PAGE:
Synopsis from Goodreads:
Feyre survived Amarantha’s clutches to return to the Spring Court—but at a steep cost. Though she now has the powers of the High Fae, her heart remains human, and it can’t forget the terrible deeds she performed to save Tamlin’s people.
Nor has Feyre forgotten her bargain with Rhysand, High Lord of the feared Night Court. As Feyre navigates its dark web of politics, passion, and dazzling power, a greater evil looms—and she might be key to stopping it. But only if she can harness her harrowing gifts, heal her fractured soul, and decide how she wishes to shape her future—and the future of a world cleaved in two.
“He thinks he’ll be remembered as the villain in the story. But I forgot to tell him that the villain is usually the person who locks up the maiden and throws away the key. He was the one who let me out.”
This book just made me melt into a puddle. It is so good. So, so good. I think I need to start keeping notes while I’m reading so I can avoid situations like this! My mind (and feels) are all over the place.
There is so much I want to talk about. For one, you probably shouldn’t be reading any ACOMAF reviews until you’ve read A Court of Thorns and Roses, but even then you run the risk of spoiling yourself. So I’ll try to be brief. Let’s just say that at the end of ACOTAR (during a certain balcony scene), I was under the impression that something happened, and my suspicions were confirmed in this book. Yes. However, I think it’s safe to say that Rhysand returns (and don’t we all love him for it) because none of the bloggers can conceal their excitement over him! And me neither, frankly. Rhysand, Rhysand, Rhysand.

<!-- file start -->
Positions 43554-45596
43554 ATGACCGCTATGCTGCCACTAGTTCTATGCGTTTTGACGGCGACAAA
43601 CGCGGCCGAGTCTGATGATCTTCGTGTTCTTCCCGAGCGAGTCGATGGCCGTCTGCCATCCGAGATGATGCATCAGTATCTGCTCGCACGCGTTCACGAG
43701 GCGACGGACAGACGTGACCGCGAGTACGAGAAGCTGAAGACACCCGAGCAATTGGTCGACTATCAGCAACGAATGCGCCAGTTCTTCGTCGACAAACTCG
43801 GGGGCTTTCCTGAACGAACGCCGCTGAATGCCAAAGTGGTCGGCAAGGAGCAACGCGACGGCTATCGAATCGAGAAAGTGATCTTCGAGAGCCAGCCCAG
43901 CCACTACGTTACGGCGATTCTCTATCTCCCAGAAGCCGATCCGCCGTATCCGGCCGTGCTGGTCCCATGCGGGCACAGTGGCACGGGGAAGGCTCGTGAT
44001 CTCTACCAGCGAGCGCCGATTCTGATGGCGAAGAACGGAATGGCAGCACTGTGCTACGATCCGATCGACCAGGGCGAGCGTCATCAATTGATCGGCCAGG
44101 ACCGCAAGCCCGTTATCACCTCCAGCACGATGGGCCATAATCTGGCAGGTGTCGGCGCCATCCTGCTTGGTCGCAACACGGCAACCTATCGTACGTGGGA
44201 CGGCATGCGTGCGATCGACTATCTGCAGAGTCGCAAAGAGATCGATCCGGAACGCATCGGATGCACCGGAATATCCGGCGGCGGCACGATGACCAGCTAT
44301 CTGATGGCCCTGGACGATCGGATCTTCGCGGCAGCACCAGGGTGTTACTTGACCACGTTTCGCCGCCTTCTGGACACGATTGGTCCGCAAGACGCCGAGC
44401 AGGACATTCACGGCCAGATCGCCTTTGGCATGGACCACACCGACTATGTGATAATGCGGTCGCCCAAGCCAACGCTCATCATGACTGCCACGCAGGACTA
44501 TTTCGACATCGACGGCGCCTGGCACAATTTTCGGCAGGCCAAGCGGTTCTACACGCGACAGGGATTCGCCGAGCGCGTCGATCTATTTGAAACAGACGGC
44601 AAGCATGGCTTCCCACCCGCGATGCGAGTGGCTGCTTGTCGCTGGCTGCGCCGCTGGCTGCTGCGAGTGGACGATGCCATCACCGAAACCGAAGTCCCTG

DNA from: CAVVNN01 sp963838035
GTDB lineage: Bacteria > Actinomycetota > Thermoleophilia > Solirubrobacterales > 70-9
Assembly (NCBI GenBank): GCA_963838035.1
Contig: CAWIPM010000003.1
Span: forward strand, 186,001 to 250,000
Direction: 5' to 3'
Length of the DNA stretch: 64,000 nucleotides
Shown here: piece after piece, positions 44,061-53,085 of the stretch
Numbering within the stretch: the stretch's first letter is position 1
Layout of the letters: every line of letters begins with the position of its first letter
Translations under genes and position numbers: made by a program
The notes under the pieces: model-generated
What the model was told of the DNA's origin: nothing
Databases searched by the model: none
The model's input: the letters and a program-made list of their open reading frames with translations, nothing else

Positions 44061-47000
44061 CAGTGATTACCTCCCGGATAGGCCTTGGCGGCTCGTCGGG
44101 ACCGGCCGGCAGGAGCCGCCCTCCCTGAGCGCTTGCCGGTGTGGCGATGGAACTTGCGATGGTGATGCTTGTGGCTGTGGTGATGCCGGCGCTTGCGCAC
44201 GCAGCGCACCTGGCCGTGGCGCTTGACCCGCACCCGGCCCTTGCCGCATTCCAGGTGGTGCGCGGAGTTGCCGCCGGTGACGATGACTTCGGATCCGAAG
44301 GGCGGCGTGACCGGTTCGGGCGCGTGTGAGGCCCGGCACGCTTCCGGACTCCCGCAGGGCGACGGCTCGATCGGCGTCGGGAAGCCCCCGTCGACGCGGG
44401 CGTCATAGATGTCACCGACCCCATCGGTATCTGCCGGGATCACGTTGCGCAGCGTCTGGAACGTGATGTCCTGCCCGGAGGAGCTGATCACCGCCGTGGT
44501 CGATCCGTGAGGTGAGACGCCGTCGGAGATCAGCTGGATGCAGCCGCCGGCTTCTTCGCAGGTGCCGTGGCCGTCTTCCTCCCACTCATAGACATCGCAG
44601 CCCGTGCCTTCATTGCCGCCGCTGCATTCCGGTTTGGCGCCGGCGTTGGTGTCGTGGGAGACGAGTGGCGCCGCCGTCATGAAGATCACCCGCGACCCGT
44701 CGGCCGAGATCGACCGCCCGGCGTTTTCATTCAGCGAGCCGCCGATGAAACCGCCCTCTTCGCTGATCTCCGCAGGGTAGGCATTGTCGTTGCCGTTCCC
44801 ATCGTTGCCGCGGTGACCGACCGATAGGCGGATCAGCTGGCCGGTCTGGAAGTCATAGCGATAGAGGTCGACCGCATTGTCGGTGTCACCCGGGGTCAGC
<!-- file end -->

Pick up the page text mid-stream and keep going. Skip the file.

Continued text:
In the beginning, we find Feyre quite traumatized after surviving Under the Mountain. She’s inherited an unknown amount of power, and yet, she’s weaker than ever. The character development was spot-on. We are introduced to a whole new crew, a whole new court, and a whole new Rhysand. Not to mention… a whole new Tamlin? Ew. That’s all I’m going to say about that.
We meet Mor, Amren, Cassian, and Azriel, also known as the Best Squad Ever. I sincerely apologize for sounding like the biggest fangirl alive, but it’s true. We also meet the hidden city of Velaris, which is literally what dreams are made of. I wish Velaris was real.
The worldbuilding was astounding. The descriptions for the Night Court are unreal. I felt like I was living inside of Rhysand’s townhouse. I am so, so impressed with Maas. I’ve enjoyed all of her books but her writing has seriously reached another level. I am incredibly proud of her. This book is massive, and yet, every page is so necessary.